Beginning in 2015 researchers from around North America, in collaboration with PigGen Canada and the Centre de développement du porc du Québec (CDPQ), established a natural disease challenge model (NDCM) at a typical wean-to-finish pig barn in Deschambault, Que.
To do this, they “seeded” the pigs with multiple diseases that are problematic in commercial swine barns, including porcine respiratory and reproductive syndrome virus (PRRS virus), Mycoplasma hyopneumoniae, influenza A virus, and others. As each batch of new pigs comes in, they are exposed to the diseases, and the infection naturally continues.
Harding is part of a dedicated veterinary operations committee that meets weekly and makes decisions on how to strategically sustain infection at a level sufficient to maintain spread while not sacrificing animal welfare.
Meanwhile, the team at the Québec barn keeps detailed and individualized records about signs of illness, feed and water intake, mortality and antibiotic treatment to keep a close eye on the health status of the herd.
If the infection pressure is too severe, the veterinary committee can bring it down using strategies such as vaccination, medicated feed or water, and reduced nose-to-nose contact between pigs.
This type of multi-disease experiment is advantageous because it mimics the challenges that pigs face in an average Canadian swine barn.
“When pigs go into barns they are exposed to multiple diseases at the same time, typically viral plus bacterial,” says Harding, a professor in the WCVM’s Department of Large Animal Clinical Sciences. “PRRS virus may infect the pig and then the secondary bacteria jump in and do more damage.”
One of the goals of the NDCM is to study how to improve pigs’ resilience to disease — how to have “continued productivity when faced with exposure,” explains Harding.
More resilient pigs get less sick when they are exposed to other diseased animals. With the emergence of new cost-effective technologies in genetic sequencing and methods to measure pigs’ immune responses, researchers can look for genes and other traits in individual pigs that are more resilient to the diseases in the model.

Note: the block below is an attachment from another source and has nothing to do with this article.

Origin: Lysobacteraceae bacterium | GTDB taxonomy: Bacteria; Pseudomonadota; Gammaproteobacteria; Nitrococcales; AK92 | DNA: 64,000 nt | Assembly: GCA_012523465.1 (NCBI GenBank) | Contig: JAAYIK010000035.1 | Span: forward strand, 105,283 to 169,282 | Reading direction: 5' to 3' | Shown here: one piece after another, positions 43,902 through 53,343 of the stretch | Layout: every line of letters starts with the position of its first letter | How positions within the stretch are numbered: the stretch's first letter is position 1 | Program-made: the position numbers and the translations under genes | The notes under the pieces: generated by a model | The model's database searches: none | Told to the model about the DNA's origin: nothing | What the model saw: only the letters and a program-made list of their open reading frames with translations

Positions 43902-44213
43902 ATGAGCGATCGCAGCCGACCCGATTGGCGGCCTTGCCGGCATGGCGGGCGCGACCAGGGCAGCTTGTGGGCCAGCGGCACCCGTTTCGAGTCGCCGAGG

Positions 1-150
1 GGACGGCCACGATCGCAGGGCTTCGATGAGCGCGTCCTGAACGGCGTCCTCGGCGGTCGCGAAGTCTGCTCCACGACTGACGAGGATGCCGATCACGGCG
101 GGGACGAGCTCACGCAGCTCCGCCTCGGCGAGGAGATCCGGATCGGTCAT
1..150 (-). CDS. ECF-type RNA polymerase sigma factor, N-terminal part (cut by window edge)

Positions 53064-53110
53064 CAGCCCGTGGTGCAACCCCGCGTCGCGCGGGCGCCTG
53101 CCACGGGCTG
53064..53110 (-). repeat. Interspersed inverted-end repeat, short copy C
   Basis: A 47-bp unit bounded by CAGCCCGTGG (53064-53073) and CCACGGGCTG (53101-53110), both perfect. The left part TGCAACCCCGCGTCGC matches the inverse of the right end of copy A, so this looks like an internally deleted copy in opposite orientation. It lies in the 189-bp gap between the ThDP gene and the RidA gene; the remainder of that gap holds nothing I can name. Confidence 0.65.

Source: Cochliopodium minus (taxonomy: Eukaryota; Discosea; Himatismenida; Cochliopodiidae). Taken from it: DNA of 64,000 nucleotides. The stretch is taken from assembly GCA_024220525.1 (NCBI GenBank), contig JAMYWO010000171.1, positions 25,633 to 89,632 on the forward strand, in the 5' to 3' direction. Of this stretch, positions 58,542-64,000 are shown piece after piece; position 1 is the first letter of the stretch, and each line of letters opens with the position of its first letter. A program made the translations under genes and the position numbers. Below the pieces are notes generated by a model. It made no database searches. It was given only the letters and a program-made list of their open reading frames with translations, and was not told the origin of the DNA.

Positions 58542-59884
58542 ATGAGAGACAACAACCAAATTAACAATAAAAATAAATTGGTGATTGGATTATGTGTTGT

Resilience traits have traditionally been difficult to study because they require a large number of animals to examine. The natural disease challenge model provides that missing piece, having accumulated data from over 5,000 pigs during its five-year run so far.
“No other group has done a natural challenge study of this magnitude,” says Harding.
Having more information about these traits will hopefully allow the swine industry to identify resilient animals in breeding herds and select for those traits. This strategy has immense potential to increase productivity, improve animal welfare and reduce antibiotic usage.
Antimicrobial drug usage is a hot topic right now as consumers, the livestock sector and the government try to move towards more judicious antibiotic use.
“In order to make change, you need to measure where you are, so we need to measure what antibiotic usage is today,” says Harding.
To accomplish this goal, Harding’s team has over five years’ worth of data detailing all treatments administered at the Québec barn that will be used to help benchmark the current antibiotic use in the Canadian swine industry.
While the government and industry may monitor the sheer volume of antibiotics being used in kilograms or tonnes, this information does not always give an accurate picture of on-farm treatments. For example, since the amount of antibiotic required per animal is vastly different between types of antibiotics, one dose of penicillin given to a pig is different from one dose of tetracycline given to a pig in terms of milligrams.
To better assess how the industry is making progress on antimicrobial use and to allow for comparison between farms and different antibiotics, researchers have developed standards called “defined daily doses” to measure how many doses of any antibiotic each pig has received.
Because records on commercial farms are generally not detailed enough, it is unknown how these two systems of antibiotic monitoring (absolute volume versus doses) correspond to each other or how accurate a picture they provide. But due to its size and thorough records, the NDCM provides a unique opportunity to estimate where the Canadian swine industry stands.
Harding emphasizes that it is important for continuous monitoring of antibiotic use to become mainstream in the livestock sector.
“We need to be able to justify why we’re using antibiotics and that we are using them judiciously,” he says.
Consumers and governing bodies around the world are increasingly frowning upon the use of antibiotics in animal agriculture, especially for reasons such as growth promotion. However, Harding points out that veterinarians and swine producers “have an ethical responsibility to make sure that we treat animals well, and antibiotics are part of that.”
By benchmarking antibiotic usage and finding innovative ways to improve pigs’ resilience to disease, research studies such as the natural disease challenge model are essential to maintaining a socially, economically and ethically sustainable livestock industry.
Hayley Bowling of Calgary, Alta., is a third-year veterinary student at the Western College of Veterinary Medicine (WCVM) whose research position was supported by an NSERC Undergraduate Student Research Award and the college’s Interprovincial Undergraduate Student Summer Research program. Her story is part of a series of articles written by WCVM summer research students.